Tag Archives: journal

The story behind my Embedded Eyes

Cambodia Indian migrants

Indian migrant Guddu Gupta at his shared accommodation in Siem Reap, Cambodia. Guddu hails from Ghorakpur town of India and works as a salesman in Cambodia. 2008. Photo: Nishant Ratnakar

(This is the article that I wrote for “Un(T)ravel,” the April-July 2011 edition of OffbeatThe Alternative’s quarterly ezine celebrating alternative living. The Un(T)ravel edition of Offbeat can be viewed here.)

There is a calling in everyone’s life, and you ought to answer it – I personally believe that. I answered mine when I was creating software products inside an IT giant’s plush office in Bangalore. I wanted to change the world through my camera. Will I succeed in my mission?, is a question that can be answered in retrospective. But I believe that our world is changing every second, and what we say, see or do is a catalyst in shaping our planet’s future. Therefore photography is a catalyst for change too.

So, I set about travelling with a camera as a photojournalist. I soon realised that the camera had been democratized in my era and everyone who was travelling had a camera in their hands. It was good to see so many catalysts.

I recollect an incident in the year 2008 when I was at Siem Reap, Cambodia, on a fellowship. As part of a documentary photography workshop held during the Angkor Photography Festival, I was documenting the lives of Indian migrants living and working across Siem Reap. Most of them were men from Gorakhpur making a living as travelling salesmen. Their families lived back in India.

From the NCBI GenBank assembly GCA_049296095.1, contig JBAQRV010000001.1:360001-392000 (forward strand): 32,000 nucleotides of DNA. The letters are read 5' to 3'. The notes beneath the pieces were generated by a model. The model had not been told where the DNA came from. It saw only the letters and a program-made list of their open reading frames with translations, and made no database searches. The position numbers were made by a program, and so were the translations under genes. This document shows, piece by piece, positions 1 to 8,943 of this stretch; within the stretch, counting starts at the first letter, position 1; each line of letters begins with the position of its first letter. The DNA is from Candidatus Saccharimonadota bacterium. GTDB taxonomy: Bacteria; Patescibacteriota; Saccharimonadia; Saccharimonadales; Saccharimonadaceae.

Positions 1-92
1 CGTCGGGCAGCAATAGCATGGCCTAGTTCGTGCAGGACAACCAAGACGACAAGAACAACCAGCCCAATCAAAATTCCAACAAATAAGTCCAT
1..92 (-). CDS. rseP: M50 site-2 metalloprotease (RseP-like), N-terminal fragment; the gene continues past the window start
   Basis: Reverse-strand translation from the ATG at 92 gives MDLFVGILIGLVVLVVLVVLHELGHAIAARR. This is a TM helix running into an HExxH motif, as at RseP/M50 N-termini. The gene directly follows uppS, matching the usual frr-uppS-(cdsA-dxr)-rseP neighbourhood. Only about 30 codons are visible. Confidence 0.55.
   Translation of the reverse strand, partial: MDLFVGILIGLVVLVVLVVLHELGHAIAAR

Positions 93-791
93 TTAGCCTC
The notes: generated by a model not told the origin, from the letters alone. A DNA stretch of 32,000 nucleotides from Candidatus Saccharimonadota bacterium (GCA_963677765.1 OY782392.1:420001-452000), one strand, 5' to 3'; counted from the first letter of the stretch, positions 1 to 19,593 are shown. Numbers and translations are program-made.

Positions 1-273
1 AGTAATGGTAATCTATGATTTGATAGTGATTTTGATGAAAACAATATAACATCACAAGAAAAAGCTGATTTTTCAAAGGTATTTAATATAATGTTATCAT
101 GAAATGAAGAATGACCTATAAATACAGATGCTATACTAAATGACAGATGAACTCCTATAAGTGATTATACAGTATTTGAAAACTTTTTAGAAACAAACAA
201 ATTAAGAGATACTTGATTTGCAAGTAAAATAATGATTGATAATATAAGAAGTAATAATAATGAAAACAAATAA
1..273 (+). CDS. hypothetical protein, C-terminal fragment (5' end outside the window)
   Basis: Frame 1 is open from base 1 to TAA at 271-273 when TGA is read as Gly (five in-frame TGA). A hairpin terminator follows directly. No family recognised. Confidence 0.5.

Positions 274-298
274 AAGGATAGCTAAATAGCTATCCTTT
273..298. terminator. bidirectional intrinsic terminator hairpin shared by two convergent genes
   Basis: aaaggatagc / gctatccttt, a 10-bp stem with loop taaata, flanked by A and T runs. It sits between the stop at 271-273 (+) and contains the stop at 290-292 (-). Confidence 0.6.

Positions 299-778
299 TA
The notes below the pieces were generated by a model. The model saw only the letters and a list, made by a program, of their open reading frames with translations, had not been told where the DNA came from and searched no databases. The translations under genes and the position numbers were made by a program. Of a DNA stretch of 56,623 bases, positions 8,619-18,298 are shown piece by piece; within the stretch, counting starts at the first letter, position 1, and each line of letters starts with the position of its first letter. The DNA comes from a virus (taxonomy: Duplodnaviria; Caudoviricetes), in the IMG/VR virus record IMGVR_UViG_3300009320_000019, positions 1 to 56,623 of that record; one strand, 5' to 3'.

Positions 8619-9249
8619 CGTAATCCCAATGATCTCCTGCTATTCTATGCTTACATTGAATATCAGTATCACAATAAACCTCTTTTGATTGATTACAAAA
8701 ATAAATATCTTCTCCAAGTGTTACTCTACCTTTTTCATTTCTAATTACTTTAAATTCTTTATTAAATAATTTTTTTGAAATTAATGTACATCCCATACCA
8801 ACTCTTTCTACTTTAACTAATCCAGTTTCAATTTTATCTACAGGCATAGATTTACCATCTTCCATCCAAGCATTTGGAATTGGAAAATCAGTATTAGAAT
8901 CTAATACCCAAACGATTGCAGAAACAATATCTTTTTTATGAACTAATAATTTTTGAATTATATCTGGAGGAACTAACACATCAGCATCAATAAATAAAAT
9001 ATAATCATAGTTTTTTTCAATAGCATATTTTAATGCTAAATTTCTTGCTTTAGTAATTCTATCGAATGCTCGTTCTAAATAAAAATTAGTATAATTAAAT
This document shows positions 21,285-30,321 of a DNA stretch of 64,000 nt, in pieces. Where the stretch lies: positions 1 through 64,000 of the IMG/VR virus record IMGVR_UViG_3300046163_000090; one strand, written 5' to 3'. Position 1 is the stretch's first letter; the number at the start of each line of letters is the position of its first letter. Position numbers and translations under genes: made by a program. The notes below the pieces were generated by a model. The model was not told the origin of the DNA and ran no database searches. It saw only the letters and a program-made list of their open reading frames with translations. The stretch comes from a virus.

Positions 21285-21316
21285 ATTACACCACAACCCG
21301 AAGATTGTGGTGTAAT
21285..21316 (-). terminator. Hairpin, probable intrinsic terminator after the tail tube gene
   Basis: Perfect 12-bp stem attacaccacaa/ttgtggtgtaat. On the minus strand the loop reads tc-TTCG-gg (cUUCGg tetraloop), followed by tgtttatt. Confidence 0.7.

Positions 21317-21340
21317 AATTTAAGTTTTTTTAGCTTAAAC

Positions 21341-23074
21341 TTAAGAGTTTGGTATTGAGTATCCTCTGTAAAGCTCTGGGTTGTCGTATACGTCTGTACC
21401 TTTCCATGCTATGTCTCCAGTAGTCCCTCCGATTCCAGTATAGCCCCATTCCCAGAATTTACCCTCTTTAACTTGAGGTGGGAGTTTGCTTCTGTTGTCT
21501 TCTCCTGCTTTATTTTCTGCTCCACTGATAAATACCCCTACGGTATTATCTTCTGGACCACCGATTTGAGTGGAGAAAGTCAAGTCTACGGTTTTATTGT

I was taken by my source to an area where many of them lived as a group in rented rooms. They were glad to receive a visiting Indian. The hospitality however changed the moment I told them that I was documenting the lesser known portions of the Indian diaspora. One of them told me something in Hindi that roughly translated to, “Sir, you are from the media. And media shows only negative things about us. Your stories will finally appear according to the whims and fancies of the newspaper. We are sorry but we don’t want to be photographed.” I was taken aback but I obliged. We sat there for the rest of the afternoon drinking cola and discussing life and longing.

It was a watershed moment for me. The problem was not with my identity of being a photographer, but it was with my identity of being part of the mainstream media, a catalyst I had till then believed would bring positive influence to a changing world. It was no longer trusted by the oppressed. The media landscape had changed. Fresh journalists were often indoctrinated with the idea of ‘making the important sound interesting’. But, most of the time it turned out to be ‘making the silly sound as it were really important’.

Absolute truth (it never was) has become a battle between perspectives. And all too often, the perspective of the protagonists seems to be getting lost somewhere. As a visual story-teller I am committed to giving a voice to these perspectives. How do I do that? I found an answer in embedded journalism.